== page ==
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False Killer Whales are Here!! but not everybody gets to see them.....
It was one of those perfect days on the water....vog actually made the light look a bit surreal, but there was no wind in most of the four island area and the sun was shining bright above the mist. Looking from a certain angle, I almost got fooled into believing I was still in Monterey Bay during one of those "normal" foggy days when you try to open the mists of Avalon to no avail.
The Kama V left before any of the whalewatching vessels did. We were hoping to hear from them later via radio, but, in the meantime, we had to pick a direction of travel so Lanai it was. We know that spinner dolphins hang close to the coastline there and that there is always a good change of runnning into them near Manele Bay.
Not today though. Despite the good conditions and a great crew, we could not find a single dorsal fin in sight. Because the conditions were so good we decided to keep going and poked our head into the other side of Lanai. The conditions were good there too and we kept going againa and again until we completely circumnavigated Lanai. Few humpback whales were traveling on the other side and definitely no odontocetes (toothed whales).
We were elated nonetheless, because Lanai is a sight to behold, a gem of soffused greens and browns dotted with yellow stetches of beach. And sheer cliffs, vertical to the water, looking precarious, almost like they want to dive into the blue at any time.
But we did see something that made us smile a lot. A Laysan albatross greeted our boat with pirouettes and showed off its flight skills. These birds have a 6'4'' wingspan and roam the world's oceans for food. They come to land only to breed and Hawaii is one of the nesting areas. However, these giant among marine birds is a rare sight in Maui county and is considered a blessing by mariners, so his greeting our boat was welcomed.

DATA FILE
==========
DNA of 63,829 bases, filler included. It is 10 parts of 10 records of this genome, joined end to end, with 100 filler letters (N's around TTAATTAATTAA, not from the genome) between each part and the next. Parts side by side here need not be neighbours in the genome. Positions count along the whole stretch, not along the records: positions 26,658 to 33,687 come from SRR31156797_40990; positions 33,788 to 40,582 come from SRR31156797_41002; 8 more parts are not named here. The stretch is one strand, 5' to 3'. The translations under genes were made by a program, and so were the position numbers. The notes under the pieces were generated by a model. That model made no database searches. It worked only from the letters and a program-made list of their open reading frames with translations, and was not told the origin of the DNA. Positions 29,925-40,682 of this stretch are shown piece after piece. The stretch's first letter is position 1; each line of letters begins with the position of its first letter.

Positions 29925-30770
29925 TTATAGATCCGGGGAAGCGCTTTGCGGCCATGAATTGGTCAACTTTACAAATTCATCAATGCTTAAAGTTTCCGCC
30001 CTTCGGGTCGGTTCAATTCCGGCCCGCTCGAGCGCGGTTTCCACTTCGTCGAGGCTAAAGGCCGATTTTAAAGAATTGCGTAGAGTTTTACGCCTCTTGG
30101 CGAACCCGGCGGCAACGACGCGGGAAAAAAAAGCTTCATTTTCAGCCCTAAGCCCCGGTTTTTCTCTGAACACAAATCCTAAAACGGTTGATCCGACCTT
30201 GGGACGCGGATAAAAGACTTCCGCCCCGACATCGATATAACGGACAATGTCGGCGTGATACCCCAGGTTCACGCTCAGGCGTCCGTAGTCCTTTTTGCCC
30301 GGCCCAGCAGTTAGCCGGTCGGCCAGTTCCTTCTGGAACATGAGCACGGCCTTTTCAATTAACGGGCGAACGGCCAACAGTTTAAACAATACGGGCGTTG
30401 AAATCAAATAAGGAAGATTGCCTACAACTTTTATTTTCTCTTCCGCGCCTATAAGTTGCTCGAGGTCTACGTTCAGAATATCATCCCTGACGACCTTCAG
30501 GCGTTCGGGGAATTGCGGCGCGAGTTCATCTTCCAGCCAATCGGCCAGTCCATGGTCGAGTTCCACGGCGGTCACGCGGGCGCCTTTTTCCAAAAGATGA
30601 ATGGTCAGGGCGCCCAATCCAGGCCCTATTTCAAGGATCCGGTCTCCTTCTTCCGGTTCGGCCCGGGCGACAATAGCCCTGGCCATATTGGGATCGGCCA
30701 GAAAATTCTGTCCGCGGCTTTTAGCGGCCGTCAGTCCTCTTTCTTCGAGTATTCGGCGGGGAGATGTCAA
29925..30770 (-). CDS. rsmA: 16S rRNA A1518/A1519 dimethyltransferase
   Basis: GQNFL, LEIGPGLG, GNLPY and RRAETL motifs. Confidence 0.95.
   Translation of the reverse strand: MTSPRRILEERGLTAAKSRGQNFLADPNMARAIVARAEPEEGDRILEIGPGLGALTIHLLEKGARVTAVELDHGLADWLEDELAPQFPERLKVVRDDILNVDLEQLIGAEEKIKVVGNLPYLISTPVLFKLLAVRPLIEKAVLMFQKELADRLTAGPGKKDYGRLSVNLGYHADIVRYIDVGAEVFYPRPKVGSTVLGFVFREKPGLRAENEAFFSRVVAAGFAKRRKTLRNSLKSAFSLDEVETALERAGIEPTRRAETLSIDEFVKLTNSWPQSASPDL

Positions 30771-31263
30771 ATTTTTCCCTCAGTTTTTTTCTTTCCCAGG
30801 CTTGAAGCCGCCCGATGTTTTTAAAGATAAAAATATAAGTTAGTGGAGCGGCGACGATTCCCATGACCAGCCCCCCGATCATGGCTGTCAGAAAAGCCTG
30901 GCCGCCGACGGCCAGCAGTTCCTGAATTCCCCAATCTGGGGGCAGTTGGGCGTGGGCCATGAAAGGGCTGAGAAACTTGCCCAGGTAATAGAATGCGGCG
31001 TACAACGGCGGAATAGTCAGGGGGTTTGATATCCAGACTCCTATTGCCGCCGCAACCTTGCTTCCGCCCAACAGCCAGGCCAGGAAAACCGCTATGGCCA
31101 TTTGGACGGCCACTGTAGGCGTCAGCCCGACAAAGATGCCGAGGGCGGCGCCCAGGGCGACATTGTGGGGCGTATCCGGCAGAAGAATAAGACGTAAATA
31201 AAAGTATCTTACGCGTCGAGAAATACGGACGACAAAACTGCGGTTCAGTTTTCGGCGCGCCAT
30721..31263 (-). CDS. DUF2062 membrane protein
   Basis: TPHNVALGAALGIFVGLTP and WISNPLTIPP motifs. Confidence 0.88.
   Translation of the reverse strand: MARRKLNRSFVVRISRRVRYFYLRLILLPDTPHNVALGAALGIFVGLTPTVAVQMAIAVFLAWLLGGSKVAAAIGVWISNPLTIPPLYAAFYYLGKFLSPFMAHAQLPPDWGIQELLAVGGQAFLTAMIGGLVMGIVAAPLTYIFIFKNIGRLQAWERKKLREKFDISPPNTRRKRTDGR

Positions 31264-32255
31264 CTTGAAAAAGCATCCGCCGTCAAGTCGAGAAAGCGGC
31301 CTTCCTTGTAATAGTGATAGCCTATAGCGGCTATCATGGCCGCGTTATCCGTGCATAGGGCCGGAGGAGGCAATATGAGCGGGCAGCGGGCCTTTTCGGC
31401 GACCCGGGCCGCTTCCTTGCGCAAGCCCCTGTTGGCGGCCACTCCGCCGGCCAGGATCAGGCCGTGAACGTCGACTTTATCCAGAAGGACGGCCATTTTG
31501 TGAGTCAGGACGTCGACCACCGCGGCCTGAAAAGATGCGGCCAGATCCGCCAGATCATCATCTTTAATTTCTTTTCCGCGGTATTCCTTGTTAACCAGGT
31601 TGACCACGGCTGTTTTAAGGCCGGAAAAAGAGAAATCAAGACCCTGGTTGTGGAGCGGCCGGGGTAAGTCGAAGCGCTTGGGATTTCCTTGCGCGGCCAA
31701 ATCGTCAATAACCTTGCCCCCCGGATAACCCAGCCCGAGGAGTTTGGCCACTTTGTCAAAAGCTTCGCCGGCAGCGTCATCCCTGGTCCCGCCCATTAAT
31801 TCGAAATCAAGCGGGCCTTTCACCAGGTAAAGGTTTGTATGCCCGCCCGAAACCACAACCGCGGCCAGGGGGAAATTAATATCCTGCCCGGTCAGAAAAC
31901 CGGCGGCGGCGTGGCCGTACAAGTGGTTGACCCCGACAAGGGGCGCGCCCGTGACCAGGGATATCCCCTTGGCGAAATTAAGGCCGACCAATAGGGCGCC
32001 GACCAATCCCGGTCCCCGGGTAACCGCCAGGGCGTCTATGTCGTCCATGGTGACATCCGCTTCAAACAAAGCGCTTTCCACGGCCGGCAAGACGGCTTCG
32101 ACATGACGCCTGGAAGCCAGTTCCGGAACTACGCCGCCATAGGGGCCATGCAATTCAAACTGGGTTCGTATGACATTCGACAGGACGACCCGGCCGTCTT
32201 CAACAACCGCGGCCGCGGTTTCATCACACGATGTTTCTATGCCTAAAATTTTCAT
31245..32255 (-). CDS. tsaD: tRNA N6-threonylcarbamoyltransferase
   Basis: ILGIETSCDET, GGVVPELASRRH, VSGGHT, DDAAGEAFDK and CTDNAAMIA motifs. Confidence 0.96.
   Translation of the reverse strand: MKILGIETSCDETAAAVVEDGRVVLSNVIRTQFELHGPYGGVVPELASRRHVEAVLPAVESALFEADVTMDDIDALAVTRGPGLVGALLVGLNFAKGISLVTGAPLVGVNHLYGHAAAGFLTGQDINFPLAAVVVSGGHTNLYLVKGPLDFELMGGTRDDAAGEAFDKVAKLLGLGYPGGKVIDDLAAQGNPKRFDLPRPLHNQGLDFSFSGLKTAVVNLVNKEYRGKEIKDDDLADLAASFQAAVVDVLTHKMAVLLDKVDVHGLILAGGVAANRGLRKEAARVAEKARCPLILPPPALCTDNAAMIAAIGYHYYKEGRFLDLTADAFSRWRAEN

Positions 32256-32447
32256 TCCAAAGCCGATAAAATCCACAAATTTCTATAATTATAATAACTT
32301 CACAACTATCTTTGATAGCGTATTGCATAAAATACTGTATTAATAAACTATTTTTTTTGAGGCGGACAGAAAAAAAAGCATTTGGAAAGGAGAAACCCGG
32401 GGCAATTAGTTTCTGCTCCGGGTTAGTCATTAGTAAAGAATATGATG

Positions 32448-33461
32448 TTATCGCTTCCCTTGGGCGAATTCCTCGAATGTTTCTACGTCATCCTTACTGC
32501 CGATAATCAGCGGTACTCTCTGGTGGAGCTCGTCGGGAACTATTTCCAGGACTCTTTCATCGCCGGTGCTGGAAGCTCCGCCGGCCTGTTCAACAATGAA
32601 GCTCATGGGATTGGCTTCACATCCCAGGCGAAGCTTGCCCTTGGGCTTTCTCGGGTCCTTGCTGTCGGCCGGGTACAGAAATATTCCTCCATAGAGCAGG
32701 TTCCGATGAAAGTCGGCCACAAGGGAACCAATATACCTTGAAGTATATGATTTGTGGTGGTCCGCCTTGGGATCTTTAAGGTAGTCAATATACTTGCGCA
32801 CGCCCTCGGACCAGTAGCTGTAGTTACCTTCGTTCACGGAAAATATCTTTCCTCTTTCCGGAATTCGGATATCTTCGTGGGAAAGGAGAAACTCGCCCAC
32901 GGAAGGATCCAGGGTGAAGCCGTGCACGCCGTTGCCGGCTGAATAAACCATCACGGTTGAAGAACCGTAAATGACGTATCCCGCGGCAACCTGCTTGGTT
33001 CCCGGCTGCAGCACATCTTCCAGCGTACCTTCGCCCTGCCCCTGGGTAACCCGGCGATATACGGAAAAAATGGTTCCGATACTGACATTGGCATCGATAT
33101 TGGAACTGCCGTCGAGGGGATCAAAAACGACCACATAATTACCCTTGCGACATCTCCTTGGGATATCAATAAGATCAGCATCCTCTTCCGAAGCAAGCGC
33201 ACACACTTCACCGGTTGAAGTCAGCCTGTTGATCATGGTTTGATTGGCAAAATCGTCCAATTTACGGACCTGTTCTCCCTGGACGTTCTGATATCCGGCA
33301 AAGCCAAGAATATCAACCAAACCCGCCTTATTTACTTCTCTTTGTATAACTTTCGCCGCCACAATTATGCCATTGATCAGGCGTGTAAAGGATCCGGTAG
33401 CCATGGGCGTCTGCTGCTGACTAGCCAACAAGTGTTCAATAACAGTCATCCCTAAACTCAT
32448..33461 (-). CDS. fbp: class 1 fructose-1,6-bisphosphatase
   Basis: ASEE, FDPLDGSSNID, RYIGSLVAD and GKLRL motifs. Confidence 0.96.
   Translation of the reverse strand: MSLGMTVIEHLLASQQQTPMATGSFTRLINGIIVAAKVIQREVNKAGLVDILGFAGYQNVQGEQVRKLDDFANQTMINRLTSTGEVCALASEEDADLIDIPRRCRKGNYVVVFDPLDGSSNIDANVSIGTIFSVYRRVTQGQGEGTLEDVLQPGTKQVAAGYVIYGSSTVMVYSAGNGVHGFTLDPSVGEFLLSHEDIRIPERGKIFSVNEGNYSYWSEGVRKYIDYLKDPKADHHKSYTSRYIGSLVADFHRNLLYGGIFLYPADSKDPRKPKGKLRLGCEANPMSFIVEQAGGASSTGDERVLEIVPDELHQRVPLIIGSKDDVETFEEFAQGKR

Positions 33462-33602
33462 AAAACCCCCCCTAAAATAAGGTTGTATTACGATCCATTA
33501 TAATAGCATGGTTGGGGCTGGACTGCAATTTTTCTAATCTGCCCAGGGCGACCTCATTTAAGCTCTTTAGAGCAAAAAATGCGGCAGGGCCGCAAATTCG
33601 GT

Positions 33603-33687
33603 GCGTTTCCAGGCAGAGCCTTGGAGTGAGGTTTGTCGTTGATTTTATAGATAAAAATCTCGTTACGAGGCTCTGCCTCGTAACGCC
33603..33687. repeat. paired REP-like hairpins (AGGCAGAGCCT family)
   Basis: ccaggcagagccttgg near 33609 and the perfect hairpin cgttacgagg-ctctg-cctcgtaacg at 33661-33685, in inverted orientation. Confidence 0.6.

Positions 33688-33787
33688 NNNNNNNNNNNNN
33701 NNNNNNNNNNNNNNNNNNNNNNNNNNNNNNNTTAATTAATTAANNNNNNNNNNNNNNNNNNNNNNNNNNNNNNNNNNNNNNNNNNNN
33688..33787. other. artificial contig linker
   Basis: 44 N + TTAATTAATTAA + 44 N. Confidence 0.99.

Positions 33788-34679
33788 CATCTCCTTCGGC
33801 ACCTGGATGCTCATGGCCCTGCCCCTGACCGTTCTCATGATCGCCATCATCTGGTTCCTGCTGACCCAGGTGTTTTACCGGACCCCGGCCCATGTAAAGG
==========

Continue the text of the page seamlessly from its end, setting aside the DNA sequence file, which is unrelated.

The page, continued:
Coming back into the four-island waters we heard of False Killer Whale sightings by one of our boats and of pilot whales and bottlenose dolphins mixing it up in Molokini. FInally some action...It was a long way from were we were to Molokininbut Kama V is an amazingly smootth ride and, despite having to go slow do keep whale aware, we finally started to see, behind the mist, our favourite crater shaped rim.
But again, no sightings. Whatever was near Molokinin a couple of hours before was moving way to fast for us. Research is like that sometime. You try hard to find animals and you spend long hours on the water, and still, nothing. One thing I learned over the years, though, is to not underestimate the power of zero. It is as important, from a research perspective, to understand where animals ARE NOT. It can give you quite an insight on habitat use. Most toothed whales in Hawaii, keep moving a lot in search of food. Food is scarece in the tropics because productivity is low, and finding fish to eat can be quite a challenge even for the smartest cetacean. So our false killer whales were moving fast through the area and were being sighted by many of our whale-watching vessels, who kindly encouraged us and provided us with photos when, at the end of the day, we realized we were not likely to find them again.
We had a wonderful day nonetheless. Just being on the water and absorbing the beauty that is freely made available to us on a daily basis makes us feel lucky for what we do.